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The process of proposing, organizing, and launching the Liberal Studies round table initiative has been a learning experience and a real privilege. In the past few weeks, I’ve been able to collaborate with amazing English department folks, including the very talented “Team Unicorn”, a group of composition teachers who’ve embraced the cinematic approach to creating slides. Check out one example of a deck used in this group’s English composition online course:

I am pleased to say that the English department worked for the past month to plan and organize our session, and we were ready for our debut today. The presentations went smoothly and we had an awesome turn out. The first hour was devoted to a series of presentations on the topic of teaching personas (defining persona, applying persona to a collaborative online team of teachers, and using the student’s experience to mold the teacher’s persona). The rest of the workshop was devoted to discussion. I’d like to see stronger discussion in the future, and this I think is where my presence would have been best used.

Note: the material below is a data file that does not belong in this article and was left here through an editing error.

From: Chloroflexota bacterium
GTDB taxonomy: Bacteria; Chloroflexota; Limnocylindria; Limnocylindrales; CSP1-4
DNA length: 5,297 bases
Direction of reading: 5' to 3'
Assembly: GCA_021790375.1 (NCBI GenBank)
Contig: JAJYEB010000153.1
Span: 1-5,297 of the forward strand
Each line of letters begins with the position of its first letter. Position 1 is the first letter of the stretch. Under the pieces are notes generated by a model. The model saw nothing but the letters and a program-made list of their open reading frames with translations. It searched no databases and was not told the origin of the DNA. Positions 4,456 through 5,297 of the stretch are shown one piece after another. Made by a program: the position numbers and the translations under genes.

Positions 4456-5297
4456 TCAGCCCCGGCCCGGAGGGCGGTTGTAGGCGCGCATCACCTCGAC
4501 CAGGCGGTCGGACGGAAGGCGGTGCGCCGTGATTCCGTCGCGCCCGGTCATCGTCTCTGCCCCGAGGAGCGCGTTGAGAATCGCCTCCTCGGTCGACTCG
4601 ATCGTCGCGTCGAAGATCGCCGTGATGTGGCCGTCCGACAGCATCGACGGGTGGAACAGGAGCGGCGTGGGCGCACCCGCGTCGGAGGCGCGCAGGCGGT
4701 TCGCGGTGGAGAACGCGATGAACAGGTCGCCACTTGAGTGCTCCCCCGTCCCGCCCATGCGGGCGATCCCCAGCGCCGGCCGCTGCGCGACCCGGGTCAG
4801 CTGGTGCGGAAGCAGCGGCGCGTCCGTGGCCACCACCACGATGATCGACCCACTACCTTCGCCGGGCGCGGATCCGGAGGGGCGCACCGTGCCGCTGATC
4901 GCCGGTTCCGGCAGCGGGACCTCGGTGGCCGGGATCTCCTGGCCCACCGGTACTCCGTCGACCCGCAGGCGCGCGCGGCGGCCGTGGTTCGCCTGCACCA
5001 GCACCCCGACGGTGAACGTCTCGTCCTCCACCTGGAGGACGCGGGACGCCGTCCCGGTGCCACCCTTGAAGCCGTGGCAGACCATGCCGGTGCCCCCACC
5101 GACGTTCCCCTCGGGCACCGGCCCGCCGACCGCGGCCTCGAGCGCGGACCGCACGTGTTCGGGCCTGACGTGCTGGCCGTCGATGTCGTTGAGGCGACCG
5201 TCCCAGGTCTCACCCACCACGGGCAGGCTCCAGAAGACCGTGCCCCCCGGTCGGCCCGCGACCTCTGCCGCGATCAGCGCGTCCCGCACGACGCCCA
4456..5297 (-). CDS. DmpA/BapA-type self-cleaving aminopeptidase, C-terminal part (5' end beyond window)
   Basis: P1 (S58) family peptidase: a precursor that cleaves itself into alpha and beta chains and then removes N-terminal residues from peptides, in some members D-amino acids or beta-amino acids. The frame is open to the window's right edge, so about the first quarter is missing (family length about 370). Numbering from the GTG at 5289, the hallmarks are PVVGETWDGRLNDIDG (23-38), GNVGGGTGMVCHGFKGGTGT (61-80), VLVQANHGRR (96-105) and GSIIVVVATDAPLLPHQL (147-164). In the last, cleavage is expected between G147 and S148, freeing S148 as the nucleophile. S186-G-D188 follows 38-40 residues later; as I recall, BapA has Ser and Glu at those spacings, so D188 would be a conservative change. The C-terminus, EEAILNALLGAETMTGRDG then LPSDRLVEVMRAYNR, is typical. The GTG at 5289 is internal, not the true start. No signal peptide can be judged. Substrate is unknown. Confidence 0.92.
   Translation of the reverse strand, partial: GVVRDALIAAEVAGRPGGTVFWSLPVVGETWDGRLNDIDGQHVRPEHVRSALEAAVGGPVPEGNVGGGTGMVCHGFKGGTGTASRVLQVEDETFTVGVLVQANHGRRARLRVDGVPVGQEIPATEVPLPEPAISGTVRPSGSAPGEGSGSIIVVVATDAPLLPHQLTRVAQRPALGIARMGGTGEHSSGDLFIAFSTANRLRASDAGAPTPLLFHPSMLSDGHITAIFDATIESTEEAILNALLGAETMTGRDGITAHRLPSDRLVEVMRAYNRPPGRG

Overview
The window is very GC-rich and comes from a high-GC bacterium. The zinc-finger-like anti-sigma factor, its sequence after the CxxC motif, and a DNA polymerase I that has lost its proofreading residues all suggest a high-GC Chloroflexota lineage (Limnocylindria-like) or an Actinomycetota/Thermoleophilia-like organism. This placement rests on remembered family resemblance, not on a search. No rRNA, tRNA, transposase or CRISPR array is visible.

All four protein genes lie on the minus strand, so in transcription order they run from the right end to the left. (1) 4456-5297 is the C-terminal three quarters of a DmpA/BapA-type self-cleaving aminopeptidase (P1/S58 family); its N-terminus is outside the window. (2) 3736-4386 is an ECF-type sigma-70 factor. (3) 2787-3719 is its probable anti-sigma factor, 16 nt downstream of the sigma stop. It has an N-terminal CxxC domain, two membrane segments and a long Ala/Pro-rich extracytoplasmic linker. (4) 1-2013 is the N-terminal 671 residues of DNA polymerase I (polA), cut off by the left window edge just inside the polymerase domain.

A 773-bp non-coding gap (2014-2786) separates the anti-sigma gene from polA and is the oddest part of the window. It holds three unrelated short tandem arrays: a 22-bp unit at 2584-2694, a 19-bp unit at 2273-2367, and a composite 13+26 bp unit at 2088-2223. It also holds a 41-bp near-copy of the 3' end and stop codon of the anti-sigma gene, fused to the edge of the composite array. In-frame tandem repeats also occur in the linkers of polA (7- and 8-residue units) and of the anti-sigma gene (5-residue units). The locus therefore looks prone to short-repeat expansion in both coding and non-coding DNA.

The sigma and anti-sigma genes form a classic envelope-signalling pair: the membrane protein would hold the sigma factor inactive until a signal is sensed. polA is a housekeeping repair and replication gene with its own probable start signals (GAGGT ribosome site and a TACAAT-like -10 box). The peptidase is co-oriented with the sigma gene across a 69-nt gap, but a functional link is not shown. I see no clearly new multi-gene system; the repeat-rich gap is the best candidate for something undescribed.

I chose not to present in this workshop (except for providing our attendees with an agenda of the session). I think at this point, people expect me to present, but I wanted to give the floor to some of the English folks who don’t often get heard but have incredible ideas. Instead, I functioned as facilitator. One of my tasks was to create a basic set of slides to serve as welcome, transition, and closing visuals. As you can see, my obsession with The Noun Project continues:

Our welcome slide sets the tone for the session--connect, discover, collaborate.

Our welcome slide sets the tone for the session–connect, discover, collaborate.

Our agenda moved from a presentation on the concept of personas to specific examples/applications.